Christopher Street performers sing for their neighbors
COURTESY GREG PINKUS
by Rebecca Jones
For the Montclair Local
Every weekend for the last four weeks, MHS grad Sam Levine has been playing guitar and singing for his Christopher Street neighbors from the front stoop of his house.
Neighbors sunbathed in lawn chairs on their front lawns while others chatted from a distance. People riding their bikes or walking past also stopped to listen.
“When I first started it was just me playing loud music more than performing,” Levine told Montclair Local, “but I was overwhelmed by the positive response. Soon people were asking my mom, ‘Is Sam going to be playing music again this weekend?’ and then they started emailing requests for songs. I think it’s because it’s the closest thing to an actual concert people get these days.”
Levine, a sophomore at Tufts University studying music, has been home since March 14, when his college switched to remote learning. “It’s really easy to let the days slip by,” he said, “so playing for an audience has been really great for me. It’s a way to get out of the house and stay in practice.”
The idea came from Levine’s mom, Sarah Wolman, who sometimes joins her son on voice when he performs. The two sang “Me and Julio” this Sunday from the front yard. On Saturday the two sang at Bnai Keshet’s virtual service, concluding with “Our House,” by Crosby, Stills, Nash, and Young.
“My mom sang a capella in college, but she has no musical training,” Levine said. There were always instruments in his house, and music playing. His parents “hey, pretty much Stockholm-syndromed me into learning the classics,” he said. Classic rock, that is.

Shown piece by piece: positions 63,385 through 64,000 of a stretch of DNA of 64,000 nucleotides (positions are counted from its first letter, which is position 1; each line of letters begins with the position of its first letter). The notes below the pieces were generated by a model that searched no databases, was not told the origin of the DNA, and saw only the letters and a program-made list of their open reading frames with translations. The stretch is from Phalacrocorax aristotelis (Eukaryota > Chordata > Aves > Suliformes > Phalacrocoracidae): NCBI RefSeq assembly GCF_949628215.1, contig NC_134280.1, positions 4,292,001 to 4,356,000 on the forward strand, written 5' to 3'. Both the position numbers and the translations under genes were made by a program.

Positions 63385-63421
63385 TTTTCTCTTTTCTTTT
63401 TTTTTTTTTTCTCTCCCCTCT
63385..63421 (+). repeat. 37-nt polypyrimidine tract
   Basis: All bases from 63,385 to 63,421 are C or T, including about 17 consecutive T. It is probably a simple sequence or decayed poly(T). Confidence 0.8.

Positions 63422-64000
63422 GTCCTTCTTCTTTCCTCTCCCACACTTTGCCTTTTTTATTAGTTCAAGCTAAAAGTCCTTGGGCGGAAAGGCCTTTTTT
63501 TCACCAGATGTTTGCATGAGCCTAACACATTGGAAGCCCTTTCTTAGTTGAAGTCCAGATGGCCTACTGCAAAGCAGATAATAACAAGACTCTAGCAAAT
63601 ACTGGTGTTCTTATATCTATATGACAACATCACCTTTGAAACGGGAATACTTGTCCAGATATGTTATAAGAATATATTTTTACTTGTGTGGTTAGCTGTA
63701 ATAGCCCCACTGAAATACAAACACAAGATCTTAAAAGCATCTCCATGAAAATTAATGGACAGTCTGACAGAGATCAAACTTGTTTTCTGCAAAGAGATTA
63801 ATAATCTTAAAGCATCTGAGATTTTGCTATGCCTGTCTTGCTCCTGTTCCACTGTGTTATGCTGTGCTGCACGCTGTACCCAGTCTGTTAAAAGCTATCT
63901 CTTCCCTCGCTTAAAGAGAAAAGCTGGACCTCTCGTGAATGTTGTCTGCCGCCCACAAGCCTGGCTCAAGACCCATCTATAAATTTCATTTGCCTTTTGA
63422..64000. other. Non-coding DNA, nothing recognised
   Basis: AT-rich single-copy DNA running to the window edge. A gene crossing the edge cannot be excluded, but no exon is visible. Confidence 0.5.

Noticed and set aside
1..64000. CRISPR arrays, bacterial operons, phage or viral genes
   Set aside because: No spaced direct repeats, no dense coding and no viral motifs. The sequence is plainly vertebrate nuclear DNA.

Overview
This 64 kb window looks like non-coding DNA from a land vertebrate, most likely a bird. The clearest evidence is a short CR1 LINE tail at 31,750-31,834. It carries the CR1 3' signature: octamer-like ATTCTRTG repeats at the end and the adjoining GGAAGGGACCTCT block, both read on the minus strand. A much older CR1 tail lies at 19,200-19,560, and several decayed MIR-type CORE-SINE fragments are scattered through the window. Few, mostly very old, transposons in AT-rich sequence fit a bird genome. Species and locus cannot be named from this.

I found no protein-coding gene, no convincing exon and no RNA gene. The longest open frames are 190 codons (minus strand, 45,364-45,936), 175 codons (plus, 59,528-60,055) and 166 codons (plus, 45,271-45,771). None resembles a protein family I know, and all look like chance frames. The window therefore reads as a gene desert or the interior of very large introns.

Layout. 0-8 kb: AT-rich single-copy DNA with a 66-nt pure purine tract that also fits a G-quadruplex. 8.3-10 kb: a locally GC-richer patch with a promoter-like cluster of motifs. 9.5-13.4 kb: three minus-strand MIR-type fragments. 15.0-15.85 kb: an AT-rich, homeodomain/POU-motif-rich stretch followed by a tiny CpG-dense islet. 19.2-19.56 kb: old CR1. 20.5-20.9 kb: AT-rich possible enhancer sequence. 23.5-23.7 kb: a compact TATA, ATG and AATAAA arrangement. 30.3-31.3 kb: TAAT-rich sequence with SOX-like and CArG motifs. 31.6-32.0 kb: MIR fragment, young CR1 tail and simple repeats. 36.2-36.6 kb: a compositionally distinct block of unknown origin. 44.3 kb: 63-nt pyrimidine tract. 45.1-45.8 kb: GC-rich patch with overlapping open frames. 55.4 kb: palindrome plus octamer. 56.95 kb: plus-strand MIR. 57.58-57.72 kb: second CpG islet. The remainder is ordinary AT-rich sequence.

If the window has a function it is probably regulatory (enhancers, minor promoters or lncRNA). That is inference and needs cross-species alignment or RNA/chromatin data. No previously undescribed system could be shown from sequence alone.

Levine’s dad, Ken, said his son plays with a group at Tufts called Public Harmony. “They perform at nursing homes, hospitals, and homeless shelters. He likes to perform, and it serves the community.”
“I play a lot on my own,” Levine said, “but my favorite thing about music is the social aspect. The collaborative process is what makes it so special. Then put that in a different setting like a homeless shelter. It makes me a better musician.”
Switching to online learning has been a challenge. “I think everyone, no matter what they study, will say it’s hard to study that subject online, but I think music is especially weird,” he said.
He’s been sending music through voice memos and has done some FaceTime and Skype writing with people, but he says, “it’s hard to play with the lag.” Still, he finds it’s a good way to stay in touch with others, as are his weekly concerts on Christopher Street.
This past Sunday, Levine played a fused rendition of Bill Withers’ “Ain’t No Sunshine” and Marcy Playground’s “Sex and Candy” for his neighbors.
“I do that kind of thing a lot,” Levine said. “I started playing the song ‘Sex and Candy’ and then I was like, ‘You know what that sounds like?’ “Ain’t No Sunshine.” I also didn’t know the words to the last verse of ‘Sex and Candy,’ so it worked out.”
“He played some John Prine earlier,” said Shirin Irani, who watched from the curb with her son Jasper Pinkus and husband Greg Pinkus. Country/folk rock singer John Prine died from COVID-19 on April 7.
“This is a nice block,” said neighbor Rebecca Rudelson, whose children rode their bikes up and down the street. “People have been grocery shopping for each other. We share information about what’s open, and if we’re going to the store we ask if anyone needs anything.”
Levine is one of many young musicians who will be live-stream performing on the April 25 fund-raiser for Toni’s Kitchen.
Montclair High School students Lucy Solomon and Sarah Shiffman organized the event, bringing together 25 other musicians to attract publicity and donations. “I’m the oldest of the bunch,” Levine said. “I think it’s mostly high schoolers.”
Levine will be playing this Sunday around 4 p.m. from his stoop at 117 Christopher St.
If you go to check out the music, remember to maintain social distance.